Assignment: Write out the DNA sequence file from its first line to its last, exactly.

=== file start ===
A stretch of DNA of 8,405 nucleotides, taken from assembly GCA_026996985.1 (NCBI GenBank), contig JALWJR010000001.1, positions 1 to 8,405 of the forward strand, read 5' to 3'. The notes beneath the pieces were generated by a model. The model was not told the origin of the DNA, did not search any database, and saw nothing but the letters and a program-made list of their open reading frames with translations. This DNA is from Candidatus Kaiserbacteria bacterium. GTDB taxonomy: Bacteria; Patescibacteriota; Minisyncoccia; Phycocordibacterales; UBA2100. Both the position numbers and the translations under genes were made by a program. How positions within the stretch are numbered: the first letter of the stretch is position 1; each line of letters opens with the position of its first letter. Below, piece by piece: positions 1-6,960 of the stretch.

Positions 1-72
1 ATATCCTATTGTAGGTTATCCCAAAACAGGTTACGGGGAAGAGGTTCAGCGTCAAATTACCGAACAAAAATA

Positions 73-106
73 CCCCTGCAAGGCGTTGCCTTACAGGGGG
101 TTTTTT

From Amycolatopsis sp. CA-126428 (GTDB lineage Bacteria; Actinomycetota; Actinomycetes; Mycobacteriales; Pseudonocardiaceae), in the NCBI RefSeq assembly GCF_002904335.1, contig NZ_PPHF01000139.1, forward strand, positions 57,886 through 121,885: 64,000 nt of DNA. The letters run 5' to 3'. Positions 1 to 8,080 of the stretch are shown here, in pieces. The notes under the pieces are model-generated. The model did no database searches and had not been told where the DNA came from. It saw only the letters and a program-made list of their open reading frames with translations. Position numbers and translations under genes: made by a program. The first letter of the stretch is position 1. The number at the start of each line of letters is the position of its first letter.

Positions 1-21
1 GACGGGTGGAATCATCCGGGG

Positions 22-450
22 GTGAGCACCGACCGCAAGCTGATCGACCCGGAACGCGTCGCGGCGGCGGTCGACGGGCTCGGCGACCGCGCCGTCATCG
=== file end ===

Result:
A stretch of DNA of 8,405 nucleotides, taken from assembly GCA_026996985.1 (NCBI GenBank), contig JALWJR010000001.1, positions 1 to 8,405 of the forward strand, read 5' to 3'. The notes beneath the pieces were generated by a model. The model was not told the origin of the DNA, did not search any database, and saw nothing but the letters and a program-made list of their open reading frames with translations. This DNA is from Candidatus Kaiserbacteria bacterium. GTDB taxonomy: Bacteria; Patescibacteriota; Minisyncoccia; Phycocordibacterales; UBA2100. Both the position numbers and the translations under genes were made by a program. How positions within the stretch are numbered: the first letter of the stretch is position 1; each line of letters opens with the position of its first letter. Below, piece by piece: positions 1-6,960 of the stretch.

Positions 1-72
1 ATATCCTATTGTAGGTTATCCCAAAACAGGTTACGGGGAAGAGGTTCAGCGTCAAATTACCGAACAAAAATA

Positions 73-106
73 CCCCTGCAAGGCGTTGCCTTACAGGGGG
101 TTTTTT

From Amycolatopsis sp. CA-126428 (GTDB lineage Bacteria; Actinomycetota; Actinomycetes; Mycobacteriales; Pseudonocardiaceae), in the NCBI RefSeq assembly GCF_002904335.1, contig NZ_PPHF01000139.1, forward strand, positions 57,886 through 121,885: 64,000 nt of DNA. The letters run 5' to 3'. Positions 1 to 8,080 of the stretch are shown here, in pieces. The notes under the pieces are model-generated. The model did no database searches and had not been told where the DNA came from. It saw only the letters and a program-made list of their open reading frames with translations. Position numbers and translations under genes: made by a program. The first letter of the stretch is position 1. The number at the start of each line of letters is the position of its first letter.

Positions 1-21
1 GACGGGTGGAATCATCCGGGG

Positions 22-450
22 GTGAGCACCGACCGCAAGCTGATCGACCCGGAACGCGTCGCGGCGGCGGTCGACGGGCTCGGCGACCGCGCCGTCATCG